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Castro Cultural District, Merchants Group Sound Less Than Pleased About Lack of Meetings With New Castro Theater Operators


Castro Cultural District, Merchants Group Sound Less Than Pleased About Lack of Meetings With New Castro Theater Operators

Many in the Castro LGBTQ community remain concerned about what’s to come as the beloved Castro Theatre undergoes renovations and becomes a new live-entertainment venue managed by Another Planet Entertainment (APE). And now a coalition of neighborhood groups is pressing Another Planet for some promises.

The Castro Theatre feels to many like it belongs to the neighborhood and the city as much as it belongs to any one person or family. And, as such, the January news of the new management and an upcoming change of regular use caused some outcry and distress.

Now the Bay Area Reporter, SF’s longstanding LGBTQ newspaper, has published an editorial calling for APE to be more proactive in meeting with neighborhood stakeholders and bringing the community more into the process of updating the theater — something that at least two groups say has not yet happened, despite promises that it would.

“I was cautiously optimistic in early February,” says Tina Valentin Aguirre, the manager of the Castro LGBTQ Cultural District. “[But] In the past two months, APE has not met with us despite multiple attempts on our part. I now fear that their commitment to dialogue was less than genuine.”

The cultural district penned a recent open letter to APE, in which it was joined by the Castro Merchants Association, stating that APE was “refusing to meet with us or respond with substantive answers to detailed concerns that we have presented to them privately and now publicly.”

The city’s two LGBTQ Democratic clubs, the Friends of Harvey Milk Plaza, the Frameline Film Festival, the Leather & LGBTQ Cultural District, and SOMA Pilipinas all cosigned the letter.

David Perry, a local communications and PR professional who is representing APE, tells the BAR that he has supplied the groups with detailed answers to many of their questions, and that they are “looking forward” to having face-to-face meeting soon.

One of the immediate demands of the groups is a walk-through of the theater both to assess any damage that occurred during two recent break-ins, and to catalogue existing objects, ephemera, or cultural resources that may be worth preserving inside.

Another demand: Some kind of pledge regarding space-rental rates for the existing groups that traditionally use the theater for events throughout the year, including the Gay Men’s Chorus, and Frameline.

Frameline already has a commitment from APE about using the space for the festival this June, but it’s unclear what happens next year (or if the theater’s planned renovations will even be done by then), and beyond.

The SF International Film Festival kicks off tonight at the Castro with a screening of the film Stay Awake, and there will be more screenings there the next two weeks.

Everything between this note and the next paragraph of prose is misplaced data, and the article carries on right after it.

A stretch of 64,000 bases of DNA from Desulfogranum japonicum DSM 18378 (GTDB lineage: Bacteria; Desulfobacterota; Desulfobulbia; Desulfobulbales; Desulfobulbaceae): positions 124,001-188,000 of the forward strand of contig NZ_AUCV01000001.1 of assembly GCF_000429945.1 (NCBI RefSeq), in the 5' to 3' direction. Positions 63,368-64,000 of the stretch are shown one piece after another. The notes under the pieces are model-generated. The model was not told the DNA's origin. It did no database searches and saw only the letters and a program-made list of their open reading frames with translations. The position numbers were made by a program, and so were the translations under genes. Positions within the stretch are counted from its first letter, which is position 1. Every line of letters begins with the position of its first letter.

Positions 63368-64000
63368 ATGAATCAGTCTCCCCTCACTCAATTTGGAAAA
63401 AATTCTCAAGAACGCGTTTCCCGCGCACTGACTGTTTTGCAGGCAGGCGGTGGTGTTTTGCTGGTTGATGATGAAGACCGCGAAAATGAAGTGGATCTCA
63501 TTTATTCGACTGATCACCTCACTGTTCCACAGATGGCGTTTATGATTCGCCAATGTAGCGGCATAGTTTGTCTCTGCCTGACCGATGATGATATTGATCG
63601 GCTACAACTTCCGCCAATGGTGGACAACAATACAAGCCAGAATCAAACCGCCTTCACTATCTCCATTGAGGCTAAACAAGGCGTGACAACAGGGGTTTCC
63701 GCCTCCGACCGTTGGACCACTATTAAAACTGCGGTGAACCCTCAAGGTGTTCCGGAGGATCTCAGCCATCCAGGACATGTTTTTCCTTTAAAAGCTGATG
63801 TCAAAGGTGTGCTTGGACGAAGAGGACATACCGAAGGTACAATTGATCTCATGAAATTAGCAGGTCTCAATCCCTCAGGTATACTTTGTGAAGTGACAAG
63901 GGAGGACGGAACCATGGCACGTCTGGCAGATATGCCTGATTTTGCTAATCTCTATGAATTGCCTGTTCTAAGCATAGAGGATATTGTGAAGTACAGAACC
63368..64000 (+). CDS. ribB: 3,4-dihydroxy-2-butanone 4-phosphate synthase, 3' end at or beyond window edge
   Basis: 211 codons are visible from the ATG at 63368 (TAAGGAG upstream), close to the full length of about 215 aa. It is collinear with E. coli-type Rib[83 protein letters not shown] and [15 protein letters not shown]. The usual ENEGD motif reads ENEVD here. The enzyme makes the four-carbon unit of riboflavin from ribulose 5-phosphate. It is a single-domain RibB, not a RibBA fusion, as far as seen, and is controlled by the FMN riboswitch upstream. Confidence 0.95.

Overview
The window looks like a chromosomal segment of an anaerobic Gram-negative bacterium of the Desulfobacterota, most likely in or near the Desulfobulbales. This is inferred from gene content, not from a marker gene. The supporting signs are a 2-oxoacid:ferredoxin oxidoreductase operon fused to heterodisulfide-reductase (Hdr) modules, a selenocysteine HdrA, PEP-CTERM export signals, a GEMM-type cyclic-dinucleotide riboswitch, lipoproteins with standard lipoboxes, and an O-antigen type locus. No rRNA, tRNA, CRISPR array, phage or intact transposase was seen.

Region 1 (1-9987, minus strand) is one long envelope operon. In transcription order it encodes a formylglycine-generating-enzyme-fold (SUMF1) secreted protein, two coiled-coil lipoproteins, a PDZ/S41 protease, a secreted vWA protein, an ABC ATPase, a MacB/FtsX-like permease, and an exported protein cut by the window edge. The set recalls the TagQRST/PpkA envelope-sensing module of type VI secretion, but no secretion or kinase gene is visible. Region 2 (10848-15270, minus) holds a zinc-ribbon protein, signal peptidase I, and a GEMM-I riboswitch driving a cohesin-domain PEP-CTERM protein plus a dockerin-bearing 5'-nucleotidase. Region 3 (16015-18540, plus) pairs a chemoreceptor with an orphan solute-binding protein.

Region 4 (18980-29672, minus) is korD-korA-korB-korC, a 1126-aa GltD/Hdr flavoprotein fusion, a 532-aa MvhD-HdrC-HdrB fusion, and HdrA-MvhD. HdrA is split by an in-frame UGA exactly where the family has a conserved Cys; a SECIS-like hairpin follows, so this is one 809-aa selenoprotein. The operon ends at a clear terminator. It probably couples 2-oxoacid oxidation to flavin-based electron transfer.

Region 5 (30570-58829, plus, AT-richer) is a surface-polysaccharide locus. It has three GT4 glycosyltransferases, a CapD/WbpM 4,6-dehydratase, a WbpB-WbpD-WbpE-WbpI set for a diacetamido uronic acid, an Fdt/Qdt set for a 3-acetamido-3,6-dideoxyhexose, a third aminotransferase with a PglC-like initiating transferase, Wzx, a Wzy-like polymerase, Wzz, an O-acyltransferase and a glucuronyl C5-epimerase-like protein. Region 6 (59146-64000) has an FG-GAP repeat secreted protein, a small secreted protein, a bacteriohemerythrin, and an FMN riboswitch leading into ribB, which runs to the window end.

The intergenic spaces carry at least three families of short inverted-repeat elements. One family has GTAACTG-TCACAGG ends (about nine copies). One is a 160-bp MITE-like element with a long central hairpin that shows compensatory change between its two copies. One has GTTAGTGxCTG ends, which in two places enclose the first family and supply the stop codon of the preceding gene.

As Hoodline previously reported, APE has submitted plans to the city to remove all the seats on the main level of the theater and to install tiered platforms, on which movable seats can be placed for seated events. This change is similar to what occurred in the renovation of the Fox Theater in Oakland over a decade ago — and APE also programs and runs the Fox. Upstairs on the mezzanine level, theater seats will remain.

Many in the neighborhood remain worried about what other changes may bring — like what live-music and comedy audiences may bring to the neighborhood, for better or worse, and whether movies will ever be shown at the Castro again outside of festivals or premieres.

APE CEO Gregg Perloff told Hoodline that repertory film screenings will certainly fit in to the schedule, which will likely only be programmed with live events around 130 nights per year. But, he cautioned, it may not be like the old days when the theater might show an obscure double-feature that isn’t especially well-attended. “It doesn’t help anyone if 12 people show up to a film,” he said.

Perry tells the BAR that, as a gay man himself, he would never work for a company that intended to erase any gay history, and he doesn’t believe that will happen here.

It remains unclear when, or for how long, the Castro will close for its renovation — the project has barely entered the Planning Department bureaucracy, so it could be another year (or more) before any construction even begins. And whatever permits it is seeking, there will be public meetings and public objections likely happening at those meetings, so it would certainly help if APE made these neighborhood groups happy before that.

As for what happens at the theater after Frameline is over, this is all still up in the air.

Previously: Negative Reactions Continue to News About Castro Theatre Changes, While Actual Details Remain Scarce

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